Lawrence Wong: No Further Need for GST Hike Up to 2030


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Though we may be working out extra dollars for our increased goods and service tax through gritted teeth and a tightened belt this year, we can take some comfort in the fact that this will be the last increase in a while.

On 28 February 2024, Deputy Prime Minister Lawrence Wong revealed in his conclusion to his Budget 2024 statement in Parliament that, “As of now up to 2030, we are in a sound position.”

My wallet doesn’t feel “sound” though, but maybe that’s just a me problem.

No Further GST Increases Until 2030

Deputy Prime Minister (DPM) Lawrence Wong’s statement was in response to a query posed by Progress Singapore Party Non-Constituency MP Hazel Poa regarding the necessity of raising GST based on the government’s assessment and fiscal projections.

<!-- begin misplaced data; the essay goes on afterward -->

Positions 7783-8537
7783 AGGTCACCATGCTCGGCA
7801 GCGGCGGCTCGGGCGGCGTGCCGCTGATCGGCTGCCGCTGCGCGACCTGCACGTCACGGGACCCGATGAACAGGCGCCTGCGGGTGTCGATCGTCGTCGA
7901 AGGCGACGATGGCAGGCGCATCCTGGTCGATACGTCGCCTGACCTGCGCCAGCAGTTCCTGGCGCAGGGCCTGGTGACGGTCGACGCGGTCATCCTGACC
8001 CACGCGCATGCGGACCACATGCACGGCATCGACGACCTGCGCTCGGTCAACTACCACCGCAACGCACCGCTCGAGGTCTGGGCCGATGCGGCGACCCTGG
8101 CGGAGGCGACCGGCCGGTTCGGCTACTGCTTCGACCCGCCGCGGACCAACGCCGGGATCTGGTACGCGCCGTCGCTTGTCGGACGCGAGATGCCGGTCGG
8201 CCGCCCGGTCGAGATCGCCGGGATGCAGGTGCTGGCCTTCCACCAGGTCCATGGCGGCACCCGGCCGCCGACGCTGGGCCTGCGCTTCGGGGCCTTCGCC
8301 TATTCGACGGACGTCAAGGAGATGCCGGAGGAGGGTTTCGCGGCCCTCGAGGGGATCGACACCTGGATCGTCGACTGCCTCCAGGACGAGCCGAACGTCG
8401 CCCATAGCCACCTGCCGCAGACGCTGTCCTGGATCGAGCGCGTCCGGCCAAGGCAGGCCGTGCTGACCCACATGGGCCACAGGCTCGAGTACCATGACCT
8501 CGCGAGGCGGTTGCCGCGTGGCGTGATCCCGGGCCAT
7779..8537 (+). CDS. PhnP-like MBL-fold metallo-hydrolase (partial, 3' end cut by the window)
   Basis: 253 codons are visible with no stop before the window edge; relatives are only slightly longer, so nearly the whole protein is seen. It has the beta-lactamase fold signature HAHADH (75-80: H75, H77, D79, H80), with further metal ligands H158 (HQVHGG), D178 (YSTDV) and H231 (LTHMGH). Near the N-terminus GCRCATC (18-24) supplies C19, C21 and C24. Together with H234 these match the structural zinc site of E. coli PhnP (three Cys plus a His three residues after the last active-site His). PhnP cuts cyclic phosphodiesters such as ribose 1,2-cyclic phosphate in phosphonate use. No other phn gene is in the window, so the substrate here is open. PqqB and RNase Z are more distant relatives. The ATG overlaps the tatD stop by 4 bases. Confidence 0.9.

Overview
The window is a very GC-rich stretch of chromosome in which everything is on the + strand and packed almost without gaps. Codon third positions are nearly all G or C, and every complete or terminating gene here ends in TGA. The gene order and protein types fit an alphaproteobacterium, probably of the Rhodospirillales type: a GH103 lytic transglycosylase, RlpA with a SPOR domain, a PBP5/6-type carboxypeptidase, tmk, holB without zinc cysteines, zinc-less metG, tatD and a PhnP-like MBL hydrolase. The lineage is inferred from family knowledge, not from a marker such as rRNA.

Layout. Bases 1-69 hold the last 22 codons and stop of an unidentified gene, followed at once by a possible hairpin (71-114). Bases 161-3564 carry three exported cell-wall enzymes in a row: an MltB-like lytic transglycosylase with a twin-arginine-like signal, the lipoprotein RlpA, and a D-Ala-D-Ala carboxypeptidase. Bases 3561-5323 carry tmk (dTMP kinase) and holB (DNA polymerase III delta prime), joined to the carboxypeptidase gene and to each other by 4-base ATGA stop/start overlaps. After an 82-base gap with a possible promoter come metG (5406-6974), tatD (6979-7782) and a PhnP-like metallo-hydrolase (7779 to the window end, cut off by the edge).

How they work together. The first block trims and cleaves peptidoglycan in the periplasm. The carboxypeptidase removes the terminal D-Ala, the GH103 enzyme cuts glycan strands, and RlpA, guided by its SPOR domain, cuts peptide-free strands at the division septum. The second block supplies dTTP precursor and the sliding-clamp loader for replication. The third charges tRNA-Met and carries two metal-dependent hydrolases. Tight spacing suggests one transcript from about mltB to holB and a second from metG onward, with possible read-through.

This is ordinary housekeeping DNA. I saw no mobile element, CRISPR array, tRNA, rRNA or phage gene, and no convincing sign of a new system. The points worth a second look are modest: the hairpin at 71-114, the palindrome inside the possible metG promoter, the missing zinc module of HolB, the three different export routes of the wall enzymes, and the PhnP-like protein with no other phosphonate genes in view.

In response, DPM Wong explained that the increase in GST by two percentage points, rising from 7% to 8% on January 1, 2023, and to 9% on January 1, 2024, was implemented to bridge the revenue-expenditure gap until 2030.

He said, “We have closed the funding gap up to 2030. The GST increase that we announced was intended for this, so we are okay up to 2030. We do not need further GST increases up to 2030.”

He further clarified that the revenue generated from the GST hike will be allocated to fulfill Singapore’s medium-term requirements, particularly in healthcare and social expenditure.

In an occasional paper on medium-term fiscal projections published in February 2023, the Ministry of Finance anticipated that government spending would elevate to approximately 19-20% of gross domestic product (GDP) in fiscal years 2026-2030, possibly surpassing 20% by FY 2030.

To address this shortfall, measures were implemented in Budgets 2022 and 2023 to bolster government revenue, aiming to balance escalating expenditure with total revenue in forthcoming years.